Eye For Film >> Movies >> Painless (2012) Film Review
Spanish horror films continue to find rich pickings in Spain's dark past with Painless offering yet another fantasy-laden take on the divisions of the Civil War seen through the eyes of children. To be fair, the film shows originality in its emphasis on the often-ignored events that transpired in the aftermath of Franco's victory - as one character observes, people think that the Civil War was the worst of it, but far darker things were done later on in the name of 'cleansing' the State (the torture and murder of those on the losing side, and the stealing of their children).
Here the theme of stolen children predates the Civil War - in early 1930s rural Catalonia, an unexplained neurological disorder has rendered a group of children impervious to pain. Deciding that this makes them a danger to themselves and others, the authorities send them to the Canfranc asylum to be kept under lock and key, trussed up like baby Hannibal Lectors. Two children are singled out for our attention, Inés (played by Bruna Montoto as a child and Liah O' Prey as an adolescent) and Benigno (Ilias and Mot Stothart), whose friendship sustains them during the early years of their captivity.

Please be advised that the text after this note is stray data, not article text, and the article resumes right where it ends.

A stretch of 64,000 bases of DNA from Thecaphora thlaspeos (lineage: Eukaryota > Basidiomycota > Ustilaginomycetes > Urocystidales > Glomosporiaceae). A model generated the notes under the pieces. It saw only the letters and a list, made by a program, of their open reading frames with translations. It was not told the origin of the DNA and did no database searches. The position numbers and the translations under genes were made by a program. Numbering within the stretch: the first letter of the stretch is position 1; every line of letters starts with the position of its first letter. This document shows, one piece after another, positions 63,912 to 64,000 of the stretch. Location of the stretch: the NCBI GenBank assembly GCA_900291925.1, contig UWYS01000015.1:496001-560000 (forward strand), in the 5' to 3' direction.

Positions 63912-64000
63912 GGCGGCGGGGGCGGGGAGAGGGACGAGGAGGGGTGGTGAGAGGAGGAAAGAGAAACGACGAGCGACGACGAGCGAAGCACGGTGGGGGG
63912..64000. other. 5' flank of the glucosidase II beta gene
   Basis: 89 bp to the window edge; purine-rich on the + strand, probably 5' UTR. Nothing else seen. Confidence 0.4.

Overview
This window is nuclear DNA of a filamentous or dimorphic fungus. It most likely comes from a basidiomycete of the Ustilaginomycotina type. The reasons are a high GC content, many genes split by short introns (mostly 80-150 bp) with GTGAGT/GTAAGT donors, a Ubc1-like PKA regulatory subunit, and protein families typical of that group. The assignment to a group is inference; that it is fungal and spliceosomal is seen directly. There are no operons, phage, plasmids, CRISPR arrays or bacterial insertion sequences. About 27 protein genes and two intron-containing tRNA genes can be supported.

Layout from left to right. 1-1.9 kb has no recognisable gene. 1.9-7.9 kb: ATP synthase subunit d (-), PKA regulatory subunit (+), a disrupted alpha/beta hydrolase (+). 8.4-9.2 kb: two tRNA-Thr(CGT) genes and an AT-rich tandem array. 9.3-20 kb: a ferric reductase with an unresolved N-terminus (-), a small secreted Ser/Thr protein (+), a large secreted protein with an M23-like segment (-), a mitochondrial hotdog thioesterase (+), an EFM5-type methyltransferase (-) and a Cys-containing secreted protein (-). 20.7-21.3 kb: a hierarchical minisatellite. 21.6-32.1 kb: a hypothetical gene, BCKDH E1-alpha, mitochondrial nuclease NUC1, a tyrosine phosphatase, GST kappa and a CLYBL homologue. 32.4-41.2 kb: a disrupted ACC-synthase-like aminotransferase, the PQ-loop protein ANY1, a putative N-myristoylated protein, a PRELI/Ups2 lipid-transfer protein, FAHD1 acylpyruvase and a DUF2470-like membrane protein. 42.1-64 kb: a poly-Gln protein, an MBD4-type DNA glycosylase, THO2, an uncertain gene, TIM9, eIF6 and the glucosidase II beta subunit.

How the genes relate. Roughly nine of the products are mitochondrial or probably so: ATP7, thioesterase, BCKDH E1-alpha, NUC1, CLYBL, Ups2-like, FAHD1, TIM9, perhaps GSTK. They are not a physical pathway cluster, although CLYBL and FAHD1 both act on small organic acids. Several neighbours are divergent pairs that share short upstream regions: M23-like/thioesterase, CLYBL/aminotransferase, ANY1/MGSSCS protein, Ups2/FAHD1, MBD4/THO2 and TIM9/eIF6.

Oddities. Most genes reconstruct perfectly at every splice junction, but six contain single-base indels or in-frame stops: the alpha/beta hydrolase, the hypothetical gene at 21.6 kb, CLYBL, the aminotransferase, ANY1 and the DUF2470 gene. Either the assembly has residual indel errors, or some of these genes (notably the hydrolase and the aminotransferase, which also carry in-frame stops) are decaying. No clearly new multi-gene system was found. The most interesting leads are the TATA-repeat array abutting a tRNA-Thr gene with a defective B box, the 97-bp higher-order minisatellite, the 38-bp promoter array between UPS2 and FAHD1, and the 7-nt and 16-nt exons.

The arrival of a German doctor (Derek de Lint) sets up certain genre expectations of Nazi experimentation, but Dr Holzmann (a Jewish refugee fleeing events in Germany) intends to rehabilitate the children by teaching them empathy and making them understand pain - an experiment of nature versus nurture that has mixed results. But events take on a darker hue when the Civil War erupts and the asylum is first taken over by the Republicans and then the victorious Right. Canfranc becomes a prison notorious for torture, in which the now-adult Benigno (Tómas Lemarquis)(renamed Berkano by his keepers) plays a disturbing part.
The historical narrative (it spans the 1930s to the 1960s) is interwoven with a present-day story of neurosurgeon David Martel (Àlex Brendemühl) who, after surviving a car crash that kills his wife, is found to have a rare cancer that requires a bone marrow transplant from a biological match. This leads David's parents (Àngels Poch and the ever-reliable Juan Diego) to reveal that he is not their biological child - he was taken from a prisoner in Canfranc in the 1960s.
There is a great story in here somewhere, and some interesting themes are explored (eg nature versus nurture, history being (re)written by the victors, and the insidiousness of Spain's post-dictatorship pact of silence), but the combination of the two narratives - presented as tonally and visually distinct from one another - does not entirely work. The broad brushstrokes of the contemporary sections (some quite clunky foreshadowing and the actors not given much to work with in terms of characterisation) and the descent into a more stereotypical and full-on horror in the historical strand - including Benigno's transformation into a silent 'monster', and instances of viciously nasty violence that jar with the tone of fairytale gothicism established in the early part of the film - also undermine a potentially good yarn that is nonetheless told with moments of visual flair.Reviewed on: 04 Sep 2014